Mechanism of mechanically induced optoelectronic and spintronic phase transitions in 1D graphene spirals: insight into the role of interlayer coupling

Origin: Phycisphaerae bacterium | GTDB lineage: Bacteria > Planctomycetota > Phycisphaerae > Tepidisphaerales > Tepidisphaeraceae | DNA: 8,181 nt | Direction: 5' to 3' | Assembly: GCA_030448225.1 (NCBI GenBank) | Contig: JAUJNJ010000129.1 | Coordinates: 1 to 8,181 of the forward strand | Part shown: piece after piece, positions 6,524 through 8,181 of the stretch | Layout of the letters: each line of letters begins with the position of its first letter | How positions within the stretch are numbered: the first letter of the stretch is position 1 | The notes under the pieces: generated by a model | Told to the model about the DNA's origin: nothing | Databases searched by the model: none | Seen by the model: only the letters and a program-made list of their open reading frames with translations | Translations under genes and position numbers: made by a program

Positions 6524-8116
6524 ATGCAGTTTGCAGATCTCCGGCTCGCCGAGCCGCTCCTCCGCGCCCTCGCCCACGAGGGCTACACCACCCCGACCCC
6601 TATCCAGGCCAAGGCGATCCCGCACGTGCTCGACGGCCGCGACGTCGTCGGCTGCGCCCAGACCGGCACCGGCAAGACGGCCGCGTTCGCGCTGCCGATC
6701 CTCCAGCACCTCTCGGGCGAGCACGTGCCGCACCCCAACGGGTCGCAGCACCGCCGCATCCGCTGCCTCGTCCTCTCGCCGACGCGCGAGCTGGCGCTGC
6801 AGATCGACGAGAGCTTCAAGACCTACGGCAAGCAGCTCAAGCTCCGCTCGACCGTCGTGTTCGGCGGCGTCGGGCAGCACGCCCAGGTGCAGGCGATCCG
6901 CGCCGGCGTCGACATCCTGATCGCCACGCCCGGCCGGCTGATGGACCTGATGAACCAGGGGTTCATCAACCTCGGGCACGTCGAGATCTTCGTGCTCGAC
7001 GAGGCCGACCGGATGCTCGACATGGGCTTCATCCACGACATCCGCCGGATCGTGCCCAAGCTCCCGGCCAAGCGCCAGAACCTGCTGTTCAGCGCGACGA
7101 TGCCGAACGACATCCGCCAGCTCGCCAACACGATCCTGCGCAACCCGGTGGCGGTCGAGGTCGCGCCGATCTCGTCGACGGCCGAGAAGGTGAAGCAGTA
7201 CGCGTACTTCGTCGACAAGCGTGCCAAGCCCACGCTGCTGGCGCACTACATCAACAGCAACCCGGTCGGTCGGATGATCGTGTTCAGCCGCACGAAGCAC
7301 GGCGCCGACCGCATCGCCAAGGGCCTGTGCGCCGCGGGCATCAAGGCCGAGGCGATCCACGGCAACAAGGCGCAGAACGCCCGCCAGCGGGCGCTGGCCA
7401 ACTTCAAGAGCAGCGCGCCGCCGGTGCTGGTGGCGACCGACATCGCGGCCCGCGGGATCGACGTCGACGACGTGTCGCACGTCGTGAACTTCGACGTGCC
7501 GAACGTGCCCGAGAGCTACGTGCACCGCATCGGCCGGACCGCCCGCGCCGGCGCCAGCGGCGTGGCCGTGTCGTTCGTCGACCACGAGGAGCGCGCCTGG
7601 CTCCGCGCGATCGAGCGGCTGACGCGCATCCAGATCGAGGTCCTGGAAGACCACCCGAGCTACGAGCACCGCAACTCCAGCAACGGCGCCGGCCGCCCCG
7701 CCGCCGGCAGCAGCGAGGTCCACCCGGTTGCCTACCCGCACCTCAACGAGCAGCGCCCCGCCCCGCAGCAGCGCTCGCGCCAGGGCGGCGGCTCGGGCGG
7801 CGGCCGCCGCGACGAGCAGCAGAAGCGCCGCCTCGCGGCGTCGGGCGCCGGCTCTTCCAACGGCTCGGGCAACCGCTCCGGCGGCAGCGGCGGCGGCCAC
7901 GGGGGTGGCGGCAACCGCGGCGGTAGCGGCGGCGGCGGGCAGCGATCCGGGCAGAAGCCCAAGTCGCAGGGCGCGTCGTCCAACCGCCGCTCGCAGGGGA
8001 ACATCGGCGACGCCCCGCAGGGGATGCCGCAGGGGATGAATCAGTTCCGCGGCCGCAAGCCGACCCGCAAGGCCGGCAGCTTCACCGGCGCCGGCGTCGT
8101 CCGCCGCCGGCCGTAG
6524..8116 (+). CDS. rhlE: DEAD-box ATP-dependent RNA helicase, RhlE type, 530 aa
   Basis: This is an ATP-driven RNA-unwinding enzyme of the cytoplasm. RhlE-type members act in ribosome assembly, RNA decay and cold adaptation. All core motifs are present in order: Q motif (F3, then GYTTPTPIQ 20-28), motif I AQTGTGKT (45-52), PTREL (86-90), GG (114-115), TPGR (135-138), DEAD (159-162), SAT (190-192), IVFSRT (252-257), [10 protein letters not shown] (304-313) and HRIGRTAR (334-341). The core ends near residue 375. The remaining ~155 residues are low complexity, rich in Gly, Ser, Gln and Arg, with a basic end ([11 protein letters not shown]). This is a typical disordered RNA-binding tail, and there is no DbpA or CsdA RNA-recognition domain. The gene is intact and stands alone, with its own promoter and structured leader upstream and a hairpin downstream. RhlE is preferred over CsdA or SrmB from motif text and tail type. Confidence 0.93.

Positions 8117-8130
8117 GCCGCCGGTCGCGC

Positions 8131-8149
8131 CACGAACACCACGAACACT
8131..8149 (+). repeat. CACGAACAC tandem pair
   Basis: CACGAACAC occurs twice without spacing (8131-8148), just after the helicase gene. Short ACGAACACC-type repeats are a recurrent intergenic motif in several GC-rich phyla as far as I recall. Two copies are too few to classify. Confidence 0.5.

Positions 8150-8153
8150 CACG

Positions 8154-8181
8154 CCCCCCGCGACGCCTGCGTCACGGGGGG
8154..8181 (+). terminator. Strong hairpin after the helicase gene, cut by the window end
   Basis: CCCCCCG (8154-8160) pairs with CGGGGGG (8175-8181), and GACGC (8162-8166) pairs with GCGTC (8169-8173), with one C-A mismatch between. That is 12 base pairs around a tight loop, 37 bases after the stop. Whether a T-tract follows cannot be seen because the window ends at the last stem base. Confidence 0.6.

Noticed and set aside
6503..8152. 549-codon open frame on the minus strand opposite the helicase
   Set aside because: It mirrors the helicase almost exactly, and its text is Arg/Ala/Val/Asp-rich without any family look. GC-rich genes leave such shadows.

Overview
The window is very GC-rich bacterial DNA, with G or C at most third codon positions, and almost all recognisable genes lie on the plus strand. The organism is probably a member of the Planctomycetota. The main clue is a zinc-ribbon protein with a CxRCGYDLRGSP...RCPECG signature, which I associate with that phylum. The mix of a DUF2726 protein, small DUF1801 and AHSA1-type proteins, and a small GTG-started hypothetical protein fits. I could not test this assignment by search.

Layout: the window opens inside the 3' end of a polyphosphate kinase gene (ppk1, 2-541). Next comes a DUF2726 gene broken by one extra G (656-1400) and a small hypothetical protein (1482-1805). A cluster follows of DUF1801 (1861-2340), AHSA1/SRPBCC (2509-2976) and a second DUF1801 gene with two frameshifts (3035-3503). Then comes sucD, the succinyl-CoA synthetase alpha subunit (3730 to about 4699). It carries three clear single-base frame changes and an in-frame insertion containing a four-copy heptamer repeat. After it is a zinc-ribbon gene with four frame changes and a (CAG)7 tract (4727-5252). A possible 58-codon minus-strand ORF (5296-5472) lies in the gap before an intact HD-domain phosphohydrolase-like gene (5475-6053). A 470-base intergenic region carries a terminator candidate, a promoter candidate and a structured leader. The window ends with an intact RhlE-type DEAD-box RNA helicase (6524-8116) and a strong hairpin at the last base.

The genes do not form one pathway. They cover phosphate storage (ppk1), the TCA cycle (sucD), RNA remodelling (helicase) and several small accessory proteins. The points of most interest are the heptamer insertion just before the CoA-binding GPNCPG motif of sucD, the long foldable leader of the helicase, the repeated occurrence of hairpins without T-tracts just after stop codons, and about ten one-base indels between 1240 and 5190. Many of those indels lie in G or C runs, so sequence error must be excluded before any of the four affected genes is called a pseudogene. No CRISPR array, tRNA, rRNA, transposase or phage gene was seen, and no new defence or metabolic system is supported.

Graphene spirals (GSs), an emerging carbonic nano-material with a Riemann surface, demonstrate extraordinary topological electronic signatures: interlayer coupling similar to van der Waals (vdW) heterojunctions and intralayer coupling within the spiral conformation. Based on the state-of-the-art first-principles technique, the electronic properties of the periphery-modified GSs with geometry deformation are explored under axial strain. For all GSs, there emerges a remarkable phase transition from metal to semiconductor, due to the attenuation of interlayer “σ-bonds” reducing the interlayer tunneling probability for carriers. Analogous to graphene, GSs consist of bipartite sublattices with carbonic sp2 hybridization as well. Once the balance of the bipartite sublattices is lost, there will emerge intense edge (corner) states, contributed by the pz orbitals. In contrast to isolated graphene nanoflakes, GSs realize the continuous spin-polarized edge (corner) state coupling with 1D morphology. However, the spin-polarization is blocked by the robust interlayer “σ-bonds” so that the spintronic transition takes place until this interlayer coupling is broken. More intriguingly, an indirect–direct bandgap transition is observed, revealing excellent optical on–off features. Their tunable properties provide great potential for their application in optoelectronics, spintronics and chemical or biological sensors.